1. Hoang et al. Human and Drosophila Cryptochromes Are Light Activated by Flavin Photoreduction in Living Cells. PLoS Biology, 2008; 6 (7): e160 DOI: 10.1371/journal.pbio.0060160

Cite This Page:

Public Library of Science. "Mammalian Clock Protein Responds Directly To Light." ScienceDaily. ScienceDaily, 1 July 2008. <www.sciencedaily.com/releases/2008/06/080630200959.htm>.
Public Library of Science. (2008, July 1). Mammalian Clock Protein Responds Directly To Light. ScienceDaily. Retrieved October 22, 2014 from www.sciencedaily.com/releases/2008/06/080630200959.htm
Public Library of Science. "Mammalian Clock Protein Responds Directly To Light." ScienceDaily. www.sciencedaily.com/releases/2008/06/080630200959.htm (accessed October 22, 2014).

Share This



More Plants & Animals News

Wednesday, October 22, 2014

Featured Research

from universities, journals, and other organizations


Featured Videos

from AP, Reuters, AFP, and other news services

Working Mother DIY: Pumpkin Pom-Pom

Working Mother DIY: Pumpkin Pom-Pom

Working Mother (Oct. 22, 2014) How to make a pumpkin pom-pom. Video provided by Working Mother
Powered by NewsLook.com
San Diego Zoo's White Rhinos Provide Hope for the Critically Endangered Species

San Diego Zoo's White Rhinos Provide Hope for the Critically Endangered Species

Reuters - Light News Video Online (Oct. 22, 2014) The pair of rare white northern rhinos bring hope for their species as only six remain in the world. Elly Park reports. Video provided by Reuters
Powered by NewsLook.com
Raw: Bear Cub Strolls Through Oregon Drug Store

Raw: Bear Cub Strolls Through Oregon Drug Store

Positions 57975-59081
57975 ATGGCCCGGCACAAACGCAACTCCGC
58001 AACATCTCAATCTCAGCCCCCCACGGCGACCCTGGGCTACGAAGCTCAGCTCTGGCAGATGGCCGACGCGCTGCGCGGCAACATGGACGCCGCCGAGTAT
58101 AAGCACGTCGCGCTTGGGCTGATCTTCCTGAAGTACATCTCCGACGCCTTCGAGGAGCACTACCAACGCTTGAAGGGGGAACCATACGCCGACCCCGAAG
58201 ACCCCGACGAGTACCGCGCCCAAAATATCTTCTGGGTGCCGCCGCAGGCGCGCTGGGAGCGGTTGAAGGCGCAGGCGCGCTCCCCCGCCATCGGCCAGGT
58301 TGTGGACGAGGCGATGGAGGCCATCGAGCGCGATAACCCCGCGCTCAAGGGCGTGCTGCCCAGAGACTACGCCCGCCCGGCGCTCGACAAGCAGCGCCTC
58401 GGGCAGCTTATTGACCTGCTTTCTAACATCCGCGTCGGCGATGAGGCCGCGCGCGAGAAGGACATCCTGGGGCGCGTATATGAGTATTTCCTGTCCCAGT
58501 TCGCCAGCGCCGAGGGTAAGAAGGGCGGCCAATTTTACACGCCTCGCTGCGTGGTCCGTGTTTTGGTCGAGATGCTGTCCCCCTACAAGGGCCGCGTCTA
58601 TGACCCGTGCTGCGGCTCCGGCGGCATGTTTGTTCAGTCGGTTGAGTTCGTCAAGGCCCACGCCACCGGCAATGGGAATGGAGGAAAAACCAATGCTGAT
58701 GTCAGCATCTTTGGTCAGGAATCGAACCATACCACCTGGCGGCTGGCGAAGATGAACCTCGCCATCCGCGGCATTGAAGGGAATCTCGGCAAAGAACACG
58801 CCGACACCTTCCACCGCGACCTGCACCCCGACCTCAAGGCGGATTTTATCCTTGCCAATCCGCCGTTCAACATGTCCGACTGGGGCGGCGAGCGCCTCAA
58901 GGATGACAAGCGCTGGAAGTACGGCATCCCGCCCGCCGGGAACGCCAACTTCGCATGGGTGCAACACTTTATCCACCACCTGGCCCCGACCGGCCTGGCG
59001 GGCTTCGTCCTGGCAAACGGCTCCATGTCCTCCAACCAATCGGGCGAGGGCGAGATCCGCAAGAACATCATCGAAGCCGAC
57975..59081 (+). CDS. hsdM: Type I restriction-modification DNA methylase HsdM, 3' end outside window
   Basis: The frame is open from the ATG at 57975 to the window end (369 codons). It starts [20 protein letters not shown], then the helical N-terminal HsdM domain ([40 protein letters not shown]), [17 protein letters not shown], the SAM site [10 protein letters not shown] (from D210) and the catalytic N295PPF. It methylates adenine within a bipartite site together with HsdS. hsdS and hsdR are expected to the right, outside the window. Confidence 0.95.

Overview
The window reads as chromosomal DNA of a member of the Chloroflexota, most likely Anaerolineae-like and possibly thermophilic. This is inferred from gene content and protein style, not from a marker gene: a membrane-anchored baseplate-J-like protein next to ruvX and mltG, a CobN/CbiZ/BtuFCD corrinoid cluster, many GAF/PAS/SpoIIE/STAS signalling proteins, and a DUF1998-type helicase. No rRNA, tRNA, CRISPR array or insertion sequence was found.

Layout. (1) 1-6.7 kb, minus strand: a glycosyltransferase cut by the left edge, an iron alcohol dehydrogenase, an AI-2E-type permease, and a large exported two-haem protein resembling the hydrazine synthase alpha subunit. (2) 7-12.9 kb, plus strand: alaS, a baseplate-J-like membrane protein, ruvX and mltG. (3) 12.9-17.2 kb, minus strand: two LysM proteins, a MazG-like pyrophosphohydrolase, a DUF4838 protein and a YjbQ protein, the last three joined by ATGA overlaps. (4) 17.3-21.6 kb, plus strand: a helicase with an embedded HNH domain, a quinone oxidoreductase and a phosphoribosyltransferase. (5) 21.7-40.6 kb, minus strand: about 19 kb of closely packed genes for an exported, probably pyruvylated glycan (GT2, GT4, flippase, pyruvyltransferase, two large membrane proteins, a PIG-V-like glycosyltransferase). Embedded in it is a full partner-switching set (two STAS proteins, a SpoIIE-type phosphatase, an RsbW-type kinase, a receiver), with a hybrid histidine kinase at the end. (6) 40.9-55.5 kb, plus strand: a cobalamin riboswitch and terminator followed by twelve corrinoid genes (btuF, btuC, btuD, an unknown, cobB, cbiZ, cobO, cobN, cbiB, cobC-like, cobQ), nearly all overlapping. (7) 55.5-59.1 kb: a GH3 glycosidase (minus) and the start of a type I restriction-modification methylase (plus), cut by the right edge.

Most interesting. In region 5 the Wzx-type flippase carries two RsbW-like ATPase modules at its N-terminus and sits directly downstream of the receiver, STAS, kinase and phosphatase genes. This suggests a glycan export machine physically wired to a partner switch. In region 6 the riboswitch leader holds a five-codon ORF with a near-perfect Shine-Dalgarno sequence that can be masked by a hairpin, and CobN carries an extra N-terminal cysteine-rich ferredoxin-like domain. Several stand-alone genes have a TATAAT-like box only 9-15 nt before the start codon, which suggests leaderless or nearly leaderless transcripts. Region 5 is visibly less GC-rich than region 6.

AP (Oct. 22, 2014) Shoppers at an Oregon drug store were surprised by a bear cub scurrying down the aisles this past weekend. (Oct. 22) Video provided by AP
Powered by NewsLook.com
Family Pleads for Pet Pig to Stay at Home

Family Pleads for Pet Pig to Stay at Home

AP (Oct. 22, 2014) The Johnson family lost their battle with the Chesterfield County, Virginia Planning Commission to allow Tucker, their pet pig, to stay in their home, but refuse to let the board keep Tucker away. (Oct. 22) Video provided by AP
Powered by NewsLook.com

Search ScienceDaily

Number of stories in archives: 140,361

Find with keyword(s):
Enter a keyword or phrase to search ScienceDaily for related topics and research stories.

Save/Print:
Share:

Breaking News:

Strange & Offbeat Stories


Plants & Animals

Earth & Climate

Fossils & Ruins

In Other News

... from NewsDaily.com

Science News

Health News

Environment News

Technology News



Save/Print:
Share:

Free Subscriptions


Get the latest science news with ScienceDaily's free email newsletters, updated daily and weekly. Or view hourly updated newsfeeds in your RSS reader:

Get Social & Mobile


Keep up to date with the latest news from ScienceDaily via social networks and mobile apps:

Have Feedback?


Tell us what you think of ScienceDaily -- we welcome both positive and negative comments. Have any problems using the site? Questions?
Mobile: iPhone Android Web
Follow: Facebook Twitter Google+
Subscribe: RSS Feeds Email Newsletters
Latest Headlines Health & Medicine Mind & Brain Space & Time Matter & Energy Computers & Math Plants & Animals Earth & Climate Fossils & Ruins